Does fear of appearing weak cause men to give up on peace? Ike Lasater’s ideas can help break this cycle.
1. START WITH THE PRESENT MOMENT
Place the attention of you mind on the present moment by focusing on your breathing. When you practice conscious breathing, you have no other choice than to be in your present experience. This takes you out of analysis, thought and judgment.
2. SEEK TO BE GRATEFUL
Research shows that if you identify what you’re grateful for on a regular basis, you will improve both your mental and physical health- as well as your outlook on life. Thanks to the neurotransmitter dopamine,gratitude produces a cascade of good feelings. In turn, these good feelings encourage more harmonious relationships.
The great news is that a little gratitude goes a long way. Begin by creating a gratitude journal. Start each day by writing down at least one thing you are thankful for. You’ll find that over time this awareness will become habitual and that communicating your gratitude will increase your personal peace.
We humans have only one way that our bodies respond to a perceived challenge, whether it is a threat to our life from a lion on the ancient savanna or a hostile word from a partner. This “Fight or Flight Response” triggers the release of adrenaline and cortisol into our blood streams. For our purposes, the key effect of these is to reduce our capacity to think clearly.
Each day, effort to identify the physical stress response in yourself at its very earliest stages (i.e. shoulder tension, tightening of the chest, racing heart). In those moments, try to shift into less stressful and more effective alternatives by connecting to your:
· Breathing (Deep inhale, extend the exhale to a count of 6)
· Body (Pay attention to your bodily sensations without language. Then start using language to name how you’re physically feeling )
· Needs (Ask yourself, if I am feeling X, what needs are not being met?)
4. MAKE FRIENDS WITH YOUR SELVES
We all have different voices within ourselves, and all too often these voices are in conflict. When our “selves” are in conflict, we feel stuck, muddled and unclear. We can begin to create peace between those voices by conducting an “internal mediation.” Ask your two selves in conflict to (literally) speak aloud to each other. Set up two facing chairs facing each other, and switch seats as you voice each self. You will likely discover that both of these selves are working on behalf of the same person- albeit with conflicting needs and strategies. This understanding will promote collaboration between your selves, who will hopefully learn to connect at a need level and then together, find strategies to meet both needs. Once they can actually hear each other, they can talk about how they can resolve this. Because, just like a difficult conversation with another person, sometimes it’s hard to hear the different parts of yourself.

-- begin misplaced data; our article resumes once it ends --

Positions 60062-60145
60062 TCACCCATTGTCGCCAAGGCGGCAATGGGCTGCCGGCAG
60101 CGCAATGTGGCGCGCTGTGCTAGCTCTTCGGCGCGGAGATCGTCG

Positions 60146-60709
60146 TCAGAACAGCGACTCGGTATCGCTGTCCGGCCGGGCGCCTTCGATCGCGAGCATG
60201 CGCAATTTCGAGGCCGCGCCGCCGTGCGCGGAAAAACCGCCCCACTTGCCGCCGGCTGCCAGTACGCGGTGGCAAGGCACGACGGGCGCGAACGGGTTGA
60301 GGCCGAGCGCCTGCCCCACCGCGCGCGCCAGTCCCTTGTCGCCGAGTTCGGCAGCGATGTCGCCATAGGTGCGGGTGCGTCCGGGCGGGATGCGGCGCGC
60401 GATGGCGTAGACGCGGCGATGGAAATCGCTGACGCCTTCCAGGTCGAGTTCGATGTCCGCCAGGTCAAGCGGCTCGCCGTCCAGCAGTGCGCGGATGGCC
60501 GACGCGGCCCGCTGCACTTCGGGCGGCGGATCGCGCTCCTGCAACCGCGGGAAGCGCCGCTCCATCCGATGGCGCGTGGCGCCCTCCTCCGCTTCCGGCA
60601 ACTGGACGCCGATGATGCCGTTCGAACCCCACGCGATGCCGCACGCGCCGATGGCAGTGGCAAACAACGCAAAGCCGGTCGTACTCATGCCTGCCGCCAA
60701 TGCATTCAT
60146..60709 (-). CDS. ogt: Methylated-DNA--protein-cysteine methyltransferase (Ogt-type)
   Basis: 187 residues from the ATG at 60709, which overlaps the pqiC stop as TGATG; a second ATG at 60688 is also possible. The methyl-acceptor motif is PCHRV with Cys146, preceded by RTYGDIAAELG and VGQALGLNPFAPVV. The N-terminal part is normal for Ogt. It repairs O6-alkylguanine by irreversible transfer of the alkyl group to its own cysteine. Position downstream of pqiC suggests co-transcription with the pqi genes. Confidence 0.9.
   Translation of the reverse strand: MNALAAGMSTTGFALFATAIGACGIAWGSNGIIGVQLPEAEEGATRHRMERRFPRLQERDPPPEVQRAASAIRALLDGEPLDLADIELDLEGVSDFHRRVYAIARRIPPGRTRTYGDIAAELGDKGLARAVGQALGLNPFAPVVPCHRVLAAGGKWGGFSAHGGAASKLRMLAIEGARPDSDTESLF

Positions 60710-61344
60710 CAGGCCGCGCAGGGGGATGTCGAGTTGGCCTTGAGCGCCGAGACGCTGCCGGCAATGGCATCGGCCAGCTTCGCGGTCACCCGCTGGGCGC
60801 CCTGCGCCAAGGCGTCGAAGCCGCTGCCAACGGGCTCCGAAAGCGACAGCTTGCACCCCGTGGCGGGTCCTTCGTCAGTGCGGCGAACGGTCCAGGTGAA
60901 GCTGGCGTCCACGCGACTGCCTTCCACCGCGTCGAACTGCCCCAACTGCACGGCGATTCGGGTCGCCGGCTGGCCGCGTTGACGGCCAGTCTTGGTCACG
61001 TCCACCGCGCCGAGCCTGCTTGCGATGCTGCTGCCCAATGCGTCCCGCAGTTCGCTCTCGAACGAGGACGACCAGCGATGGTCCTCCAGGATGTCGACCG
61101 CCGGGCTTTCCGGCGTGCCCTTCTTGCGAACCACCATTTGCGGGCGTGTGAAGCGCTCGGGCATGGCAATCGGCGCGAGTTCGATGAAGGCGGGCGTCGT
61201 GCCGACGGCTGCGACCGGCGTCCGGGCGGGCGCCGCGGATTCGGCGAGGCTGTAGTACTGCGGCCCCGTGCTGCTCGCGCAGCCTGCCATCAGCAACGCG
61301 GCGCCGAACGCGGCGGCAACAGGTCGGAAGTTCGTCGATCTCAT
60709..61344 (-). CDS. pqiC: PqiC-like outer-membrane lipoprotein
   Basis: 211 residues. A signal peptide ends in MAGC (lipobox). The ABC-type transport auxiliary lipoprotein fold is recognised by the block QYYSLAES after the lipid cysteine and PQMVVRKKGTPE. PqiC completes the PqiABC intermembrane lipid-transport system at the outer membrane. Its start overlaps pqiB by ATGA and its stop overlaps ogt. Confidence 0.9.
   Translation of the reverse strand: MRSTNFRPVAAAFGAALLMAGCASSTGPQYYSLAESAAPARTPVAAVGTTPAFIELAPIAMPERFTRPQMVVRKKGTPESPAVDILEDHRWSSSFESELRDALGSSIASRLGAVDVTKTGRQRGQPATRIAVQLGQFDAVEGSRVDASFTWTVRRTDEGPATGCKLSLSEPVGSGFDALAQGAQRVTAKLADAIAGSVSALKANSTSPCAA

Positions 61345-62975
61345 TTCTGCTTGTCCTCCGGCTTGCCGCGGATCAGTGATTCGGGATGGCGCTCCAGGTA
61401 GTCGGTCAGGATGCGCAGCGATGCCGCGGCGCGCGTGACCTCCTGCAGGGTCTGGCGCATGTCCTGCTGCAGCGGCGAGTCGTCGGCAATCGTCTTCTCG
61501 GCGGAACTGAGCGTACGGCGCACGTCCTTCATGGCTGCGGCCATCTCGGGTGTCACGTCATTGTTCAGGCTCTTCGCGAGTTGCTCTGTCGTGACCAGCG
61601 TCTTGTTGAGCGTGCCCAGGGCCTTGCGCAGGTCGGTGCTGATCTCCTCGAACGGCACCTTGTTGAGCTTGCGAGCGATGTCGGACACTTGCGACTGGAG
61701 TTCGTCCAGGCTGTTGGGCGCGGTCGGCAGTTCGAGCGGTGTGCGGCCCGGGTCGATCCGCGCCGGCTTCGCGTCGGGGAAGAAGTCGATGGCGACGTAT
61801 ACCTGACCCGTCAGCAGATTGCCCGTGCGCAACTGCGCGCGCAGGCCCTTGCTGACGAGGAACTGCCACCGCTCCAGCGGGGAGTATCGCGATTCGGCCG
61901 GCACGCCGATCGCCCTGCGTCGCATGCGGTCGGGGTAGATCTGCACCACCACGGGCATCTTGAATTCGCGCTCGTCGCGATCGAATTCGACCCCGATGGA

5. SEEK TO CONNECT
“Grant that I may not so much seek . . . to be understood, as to understand.”
–The Prayer of Saint Francis
Connection is the doorway to making peace with others. The first and most powerful tool for connection is empathy. The key aspect of empathy is understanding another person.
Of course, connecting is much more difficult when you are in conflict and do not trust the other person’s motives. In these situations, you can create connection by seeking understand “the Need behind the No” Example: “No, I don’t want to go out to dinner” Really means “I need to be home rested, prepare for tomorrow- need space and relief” The Bottom line? Ask questions about the other person’s needs. Connect. Connect. Connect.
6. SPEAK YOUR TRUTH
The Nonviolent Communication model is built upon four components of communication: Observations, Feelings, Needs, and Requests (OFNR). OFNR plus empathetic listening can produce an all-important “shift,” or temporary lifting of tensions, between people who are at odds with each other. Here is an example of OFNR in action: When you leave the house without saying good-bye (Observation), I feel sad and lonely (Feelings) because I really like having companionship in the mornings. (Need) Would you be willing to give me a kiss before you leave the house each day? (Request) Here is an example of what that conversation might have been without the use of the OFNR model: When you blow me off each morning, (Ouch. Judgment) I feel rejected and abandoned (“Faux feeling,” or feeling with an accusing story attached) because I shouldn’t have to put up with your chilliness. (Judgment, with no need stated) When are you going to start being more loving? (Judgment, without a clear request) You see that if you alter the language you use to speak your truth, you can be true to your feelings and needs, while fostering peace at the same time.
7. CHOOSE PEACE
In all situations, it is my response that decides whether a crisis will be escalated or de-escalated and a person humanized or de-humanized. —Johann Wolfgang von Goethe
Everyday, at the moment that things get edgy, we can just ask ourselves, ‘Am I going to practice peace, or am I going to war?’” Pema Chodron, When Things Fall Apart
Often, we resist being the one who reaches out because of some idea that we are giving in or being weak. In our culture, the shame of being weak is deadly. Remember this. In all situations where there is conflict, it is your choice to “escalate or de-escalate.” To “practice peace.” Together, items 1-6 all help you to arrive at this most fundamental and simple truth. It is in your power to decide to Choose Peace every day.
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